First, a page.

Libertarianism Revealed

Rachel Maddow interviewed Rand Paul yesterday on her show.  The video follows here:

In the interview, Rachel presses Paul to come out and say what he actually believes – that private enterprise should never be subject to government regulation, at least in the context of who they serve and for what reasons.  Rand Paul says many times that he personally finds racism and racist policies abhorrent.  However, he’s also saying that the government should have no role in prohibiting racist policies in public spaces (as the 1964 Civil Rights Act established) operated by private businesses.  I have no doubt that Rand Paul is sincere in his personal distaste for racism.  But, Rand Paul’s dedication to dismissing tangible social chaos as “an abstract argument” (his characterization of Rachel’s real-world examples such as lunch-counter discrimination in the 50s and 60s) should be troubling.  Instead, however, it’s been my experience that Libertarians revel in this cop-out – they frequently reduce most things to very abstract terms, and when you point out the tangible flaws, they get defensive & say it’s only an abstract argument.  Fine, but what about the actual consequences?  Who deals with those?

I’m not trying to put words in Rand Paul’s mouth, nor is it fair to ascribe the ideas of his father to him.  I’m more familiar with Ron Paul, who was my congressman in Texas for quite a while, than I am with Rand.  That said, his dismissal of Civil Rights concerns in private industry is as alarming as it is familiar to anyone who’s had a debate with a dedicated Libertarian.  These people seem far more common in the software industry and in academia than among my circle of friends from other backgrounds, and debating them can be quite enlightening.

The Libertarian argument goes like this:  Freedom is essential and absolute, regardless of social circumstance – any limitation of fundamental freedoms, including the freedom to be racist, is unacceptable.  (I quite agree with the notion that one should be free to hold racist views, but that’s quite different than saying it’s okay to discriminate with your publicly available business).  Rand Paul articulates this argument during the interview – he says that any interference with private industry leads to “unintended and undesirable consequences”, claiming that banning discrimination in privately owned public spaces leads to further erosion of property rights, including the inability for private individuals to ban firearms on their premises.  (This is absurd – the Civil Rights Act no more enables this than it enables shirtless, shoeless people to demand service inside restaurants).  Instead of government intervention, the invisible hand of the free market (ie, the preferences or boycotts of customers and shareholders) should be left to regulate private industry accordingly.  In other words, if people demand an elimination of racist policies in businesses, the businesses will respond.  Thus the Libertarians declare, thus it shall be.  Rand Paul has spoken!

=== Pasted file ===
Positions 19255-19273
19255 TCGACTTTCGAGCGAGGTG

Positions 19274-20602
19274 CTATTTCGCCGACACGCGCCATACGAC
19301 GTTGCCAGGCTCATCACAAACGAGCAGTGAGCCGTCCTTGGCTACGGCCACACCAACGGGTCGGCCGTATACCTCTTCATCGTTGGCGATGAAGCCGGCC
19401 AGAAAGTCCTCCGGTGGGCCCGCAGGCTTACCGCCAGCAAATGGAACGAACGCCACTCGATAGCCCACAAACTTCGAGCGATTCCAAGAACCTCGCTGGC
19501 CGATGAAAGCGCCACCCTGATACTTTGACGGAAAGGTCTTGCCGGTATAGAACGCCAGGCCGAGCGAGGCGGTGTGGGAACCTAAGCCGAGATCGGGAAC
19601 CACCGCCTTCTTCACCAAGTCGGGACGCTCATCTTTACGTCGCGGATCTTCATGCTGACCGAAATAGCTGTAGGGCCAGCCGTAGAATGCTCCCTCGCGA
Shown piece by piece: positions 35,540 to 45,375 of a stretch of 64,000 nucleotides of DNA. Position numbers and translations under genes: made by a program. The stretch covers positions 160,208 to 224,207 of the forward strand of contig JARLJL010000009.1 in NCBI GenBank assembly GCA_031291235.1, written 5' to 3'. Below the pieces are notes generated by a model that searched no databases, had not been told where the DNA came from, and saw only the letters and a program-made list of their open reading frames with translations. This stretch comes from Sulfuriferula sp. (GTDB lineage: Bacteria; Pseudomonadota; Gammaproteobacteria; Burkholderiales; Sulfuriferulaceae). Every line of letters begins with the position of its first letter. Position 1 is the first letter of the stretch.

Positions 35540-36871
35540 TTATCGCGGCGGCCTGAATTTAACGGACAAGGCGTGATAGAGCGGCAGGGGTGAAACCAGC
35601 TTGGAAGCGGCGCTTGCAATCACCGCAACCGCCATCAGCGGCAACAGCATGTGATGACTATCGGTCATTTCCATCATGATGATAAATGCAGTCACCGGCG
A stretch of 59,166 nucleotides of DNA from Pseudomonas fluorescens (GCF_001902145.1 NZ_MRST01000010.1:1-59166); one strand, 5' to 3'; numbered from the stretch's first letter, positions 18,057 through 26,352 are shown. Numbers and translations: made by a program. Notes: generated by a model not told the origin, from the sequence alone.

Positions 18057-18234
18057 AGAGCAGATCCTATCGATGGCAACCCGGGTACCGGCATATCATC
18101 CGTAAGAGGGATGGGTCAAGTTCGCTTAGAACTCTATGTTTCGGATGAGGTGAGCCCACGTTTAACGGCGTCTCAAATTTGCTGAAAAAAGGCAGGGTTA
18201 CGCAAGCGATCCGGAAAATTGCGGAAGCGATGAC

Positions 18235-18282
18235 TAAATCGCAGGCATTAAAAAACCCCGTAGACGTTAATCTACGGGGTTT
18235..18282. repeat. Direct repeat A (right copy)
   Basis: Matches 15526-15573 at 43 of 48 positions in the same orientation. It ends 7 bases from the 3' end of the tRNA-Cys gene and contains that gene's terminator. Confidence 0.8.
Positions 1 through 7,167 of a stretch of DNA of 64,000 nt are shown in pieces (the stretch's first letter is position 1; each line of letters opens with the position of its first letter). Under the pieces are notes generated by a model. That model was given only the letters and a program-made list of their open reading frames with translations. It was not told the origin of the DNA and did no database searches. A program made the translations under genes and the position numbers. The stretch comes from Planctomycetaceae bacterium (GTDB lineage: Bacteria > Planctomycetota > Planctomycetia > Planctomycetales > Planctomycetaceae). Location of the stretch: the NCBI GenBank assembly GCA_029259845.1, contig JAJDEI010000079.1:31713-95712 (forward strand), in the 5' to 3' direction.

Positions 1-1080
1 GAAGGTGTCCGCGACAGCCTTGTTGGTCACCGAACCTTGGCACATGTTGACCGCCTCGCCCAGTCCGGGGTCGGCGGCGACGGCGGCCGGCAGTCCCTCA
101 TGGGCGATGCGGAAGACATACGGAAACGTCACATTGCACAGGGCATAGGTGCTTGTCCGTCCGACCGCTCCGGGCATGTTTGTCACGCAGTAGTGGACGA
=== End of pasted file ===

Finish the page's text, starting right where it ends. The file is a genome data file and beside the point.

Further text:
Back in the real world (which Libertarians seem to annoyingly refuse to acknowledge), private businesses in the South did not give a shit if poor black people boycotted their policies.  Rather than working against racist policies, free-market Libertarianism enshrined and reinforced the prejudices of the economically powerful against the economically disadvantaged.  “Don’t want to eat at the segregated lunch counter?  Why, refuse, and someone will open a desegregated lunch counter!”  Except, you can’t get a loan from a bank to open your desegregated lunch counter because banks (under Rand Paul’s Libertarian ideals) don’t have to loan to black people (or people who would empower them).  “Well, then certainly another bank will open and take advantage of this potential market!”  No, the banks knew that the writing was on the wall — boycotts go both ways.  Unlike the black people that wanted to boycott businesses that discriminate, the (more than black people, anyway) economically powerful racists in the South actually had the power to pull out of private institutions (banks, businesses, investments) that might challenge the status quo (which, at that time, was racist).  There was no compelling profit motive to risk any substantial, consistent cash flow (from the white, status-quo, economically powerful) to invest in offering fair services to poor black people.

I’ve purposely ignored the other factor of threats of violence — Rand Paul dismisses these as “illegal”, and yes, in his fairy-tale world, the KKK would’ve been perfectly prosecuted and eliminated, and so he refuses to acknowledge that such things actually do affect how private persons and institutions make decisions.  Fine.  Even in the absence of any threat of violence, the Libertarian view that the free market solves all is pure and utter bullshit.

Now that Rand Paul has won the primary to run for Senate in Kentucky, I’m sure we’ll hear more of his views.  I’m sure we’ll also hear more of his dismissals of real problems — because Libertarians, frequently, cannot solve real problems.  They’re great at debating abstract problems and passionately stating how things should be.  The problem is that the world simply doesn’t work the way they want it to.


One Response to “Libertarianism Revealed”

  1. oldag says:

    If you can read this, then you are not a NASCAR fan.